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Call for Papers: The Ethics of Geoengineering

I've been asked to serve as guest editor for an upcoming edition of the Journal of Evolution and Technology, a peer-reviewed electronic journal published by the Institute for Ethics and Emerging Technologies. (Full disclosure: I've been a senior fellow at IEET for seven years.) The topic of the edition is, as the title of this post suggests, the ethics of geoengineering. Link to the full call for papers.

Here's a bit about what we're looking for:

For this issue of JET we would like to solicit papers exploring both the proposed geoengineering methods, and ethical, social and political questions that must be considered before they are explored and undertaken. Which methods make sense to explore? How can we keep the pressure on to shift to renewable and sustainable forms of energy, agriculture and manufacturing if we avail ourselves of this techno-fix? What agencies should be empowered to research and undertake these initiatives? What risks and benefits should be considered? What kinds of evidence and modeling should be required before they are undertaken, and at what point should they be deployed?

And the relevant info:

Important dates

Submission deadline: Nov 1, 2013
Notification of acceptance/rejection: Feb 1, 2014
Final revision deadline: March 1, 2014
Publication: Spring/Summer 2014


Length and Style

We anticipate that this issue will contain around 10 papers and, as a working guide, the papers should be between 4000 and 12,000 words in length. Instructions on format and style are here: http://jetpress.org/authors.html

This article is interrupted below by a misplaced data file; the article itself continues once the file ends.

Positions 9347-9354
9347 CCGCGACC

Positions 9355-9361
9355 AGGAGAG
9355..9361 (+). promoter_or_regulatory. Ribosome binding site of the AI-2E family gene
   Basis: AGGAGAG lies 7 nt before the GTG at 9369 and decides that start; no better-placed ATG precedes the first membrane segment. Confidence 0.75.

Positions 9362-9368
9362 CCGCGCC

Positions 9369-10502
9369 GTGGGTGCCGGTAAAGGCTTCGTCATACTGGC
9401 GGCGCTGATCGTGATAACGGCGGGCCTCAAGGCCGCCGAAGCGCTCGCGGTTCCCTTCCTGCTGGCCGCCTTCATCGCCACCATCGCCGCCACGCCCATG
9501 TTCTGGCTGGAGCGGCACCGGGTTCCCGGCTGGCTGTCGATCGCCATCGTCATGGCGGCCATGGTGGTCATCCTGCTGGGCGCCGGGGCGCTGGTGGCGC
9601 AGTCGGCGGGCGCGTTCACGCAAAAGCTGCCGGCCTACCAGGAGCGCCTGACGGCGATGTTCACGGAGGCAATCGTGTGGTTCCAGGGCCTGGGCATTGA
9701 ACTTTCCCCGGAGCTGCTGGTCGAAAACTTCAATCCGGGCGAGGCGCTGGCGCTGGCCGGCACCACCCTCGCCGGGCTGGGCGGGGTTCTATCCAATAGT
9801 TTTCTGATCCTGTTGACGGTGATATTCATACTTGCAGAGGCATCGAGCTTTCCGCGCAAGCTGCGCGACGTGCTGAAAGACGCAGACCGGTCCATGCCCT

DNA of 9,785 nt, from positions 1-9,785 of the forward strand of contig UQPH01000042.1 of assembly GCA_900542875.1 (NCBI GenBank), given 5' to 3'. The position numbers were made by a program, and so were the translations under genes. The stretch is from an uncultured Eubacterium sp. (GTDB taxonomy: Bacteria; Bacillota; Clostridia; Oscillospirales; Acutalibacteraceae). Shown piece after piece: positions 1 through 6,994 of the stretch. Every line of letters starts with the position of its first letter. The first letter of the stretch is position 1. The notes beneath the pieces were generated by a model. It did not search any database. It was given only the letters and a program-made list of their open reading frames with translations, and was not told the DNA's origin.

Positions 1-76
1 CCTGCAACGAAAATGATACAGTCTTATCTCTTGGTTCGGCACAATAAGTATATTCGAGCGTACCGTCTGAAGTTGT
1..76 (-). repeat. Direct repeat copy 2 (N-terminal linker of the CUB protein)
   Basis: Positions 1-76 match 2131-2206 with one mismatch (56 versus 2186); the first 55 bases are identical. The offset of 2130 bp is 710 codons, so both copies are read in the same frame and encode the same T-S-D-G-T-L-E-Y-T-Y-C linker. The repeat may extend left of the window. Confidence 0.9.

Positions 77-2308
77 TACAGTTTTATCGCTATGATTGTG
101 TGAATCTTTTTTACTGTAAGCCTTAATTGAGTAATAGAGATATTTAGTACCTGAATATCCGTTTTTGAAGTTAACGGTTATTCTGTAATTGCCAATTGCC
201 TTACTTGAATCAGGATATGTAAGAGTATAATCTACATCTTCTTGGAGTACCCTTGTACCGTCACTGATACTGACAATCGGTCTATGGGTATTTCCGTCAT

Submission procedure

Manuscripts must be submitted electronically in Microsoft Word to cascio@openthefuture.com

Review process

Each submission will ideally receive two reviews. Completed reviews will be forwarded to the corresponding authors. Please suggest up to three external reviewers to facilitate the review process.

Here's what I'll be looking for: arguments and discussions that directly address the underlying dilemma driving the consideration of geoengineering, namely, the growing possibility that dire effects from climate disruption will happen faster than any carbon emission cuts could stop. Papers that just assert that geoengineering is bad and we should feel bad for talking about it, or that geoengineering is great because it will mean we don't have to waste money on cutting carbon will very likely find themselves stuck in a spam filter.

I've written quite a bit about the politics and ethics of geoengineering, but I know that I'm (a) not the only one thinking about it, and (b) not in possession of a monopoly on good ideas. I'd really love to see submissions of pieces that change my mind.

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